Donald Trump is not expected to be subjected to a mugshot following his surrender to New York authorities, the former president’s attorney Joe Tacopina said Tuesday.
As the first former president in history to face criminal charges, there was much anticipation that such a photograph would go viral or that Trump could use it as a fundraising tool in his bid to reclaim the White House.
Tacopina did not elaborate on why Trump would bypass what is normally traditional rite of passage for criminal defendants. But a person familiar with the matter said the decision was made by the Manhattan District Attorney’s Office.
A spokesperson for District Attorney Alvin Bragg declined comment.
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Even though Trump won’t have his mug shot taken, and likely won’t be handcuffed, he will be treated – to some degree, anyway – like any other defendant in the criminal justice system, legal experts and former prosecutors said.
Trump is expected to surrender to authorities this afternoon at the Manhattan District Attorney’s Office, where he will be processed and later arraigned at the Criminal Courts Building. He has denied the accusations against him, and will enter a not guilty plea, Tacopina has said.
Once Trump has been taken into custody, he will be given a booking number, former prosecutors and law enforcement officials told USA TODAY. “There will still be … fingerprints and lots of paperwork filled out as part of the booking process,” said former federal prosecutor Glenn Kirschner.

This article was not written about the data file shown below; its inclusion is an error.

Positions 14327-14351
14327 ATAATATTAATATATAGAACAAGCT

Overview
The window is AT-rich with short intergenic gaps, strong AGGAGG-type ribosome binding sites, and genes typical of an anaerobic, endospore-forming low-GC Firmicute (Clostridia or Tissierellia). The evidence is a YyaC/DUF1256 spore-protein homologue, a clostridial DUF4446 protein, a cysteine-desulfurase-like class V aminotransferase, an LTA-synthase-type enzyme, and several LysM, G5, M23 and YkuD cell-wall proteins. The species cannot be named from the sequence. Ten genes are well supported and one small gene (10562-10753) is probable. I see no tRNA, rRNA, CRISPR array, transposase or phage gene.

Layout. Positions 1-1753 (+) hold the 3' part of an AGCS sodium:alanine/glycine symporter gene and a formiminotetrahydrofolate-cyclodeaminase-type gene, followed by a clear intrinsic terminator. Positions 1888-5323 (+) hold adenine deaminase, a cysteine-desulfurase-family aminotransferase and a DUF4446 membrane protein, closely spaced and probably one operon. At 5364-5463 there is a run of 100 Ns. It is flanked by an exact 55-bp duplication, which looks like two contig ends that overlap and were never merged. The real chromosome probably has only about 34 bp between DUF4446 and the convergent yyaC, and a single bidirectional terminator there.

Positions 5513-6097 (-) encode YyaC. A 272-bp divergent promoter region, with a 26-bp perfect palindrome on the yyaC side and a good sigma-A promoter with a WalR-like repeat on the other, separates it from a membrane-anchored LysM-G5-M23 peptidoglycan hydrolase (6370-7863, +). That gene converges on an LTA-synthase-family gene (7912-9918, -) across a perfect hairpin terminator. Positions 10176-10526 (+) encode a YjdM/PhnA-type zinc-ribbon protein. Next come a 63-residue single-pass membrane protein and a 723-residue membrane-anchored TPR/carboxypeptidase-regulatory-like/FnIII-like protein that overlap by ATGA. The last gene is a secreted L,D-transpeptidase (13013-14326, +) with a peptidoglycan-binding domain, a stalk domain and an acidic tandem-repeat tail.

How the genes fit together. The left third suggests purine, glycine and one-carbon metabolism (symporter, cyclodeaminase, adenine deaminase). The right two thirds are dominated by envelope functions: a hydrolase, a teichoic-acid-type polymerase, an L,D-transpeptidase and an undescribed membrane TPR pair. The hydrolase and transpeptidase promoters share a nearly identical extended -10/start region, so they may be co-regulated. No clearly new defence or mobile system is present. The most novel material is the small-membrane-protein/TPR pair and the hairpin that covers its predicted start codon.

Underscoring the unprecedented nature of the case, it is expected that Trump will be accompanied through the process by his Secret Service detail. Former presidents are afforded such protection for life.
And while some accommodations are being made during the booking process, getting Trump to the courthouse could be another matter entirely.
Given his special stature, Trump’s first appearance could be a relatively calm event, with special efforts made by prosecutors and police to shield him from the kind of “perp walk” that authorities sometimes force other defendants to endure. That means a march – often in handcuffs – past the throngs of New York media.
In some cases, some defendants have chosen to be taken into custody that way in an effort to make a statement about their arrest and the charges against them.
“It’s safe to say it will be a complete circus, and that’s an understatement,” said Matt Dallek, a presidential historian.”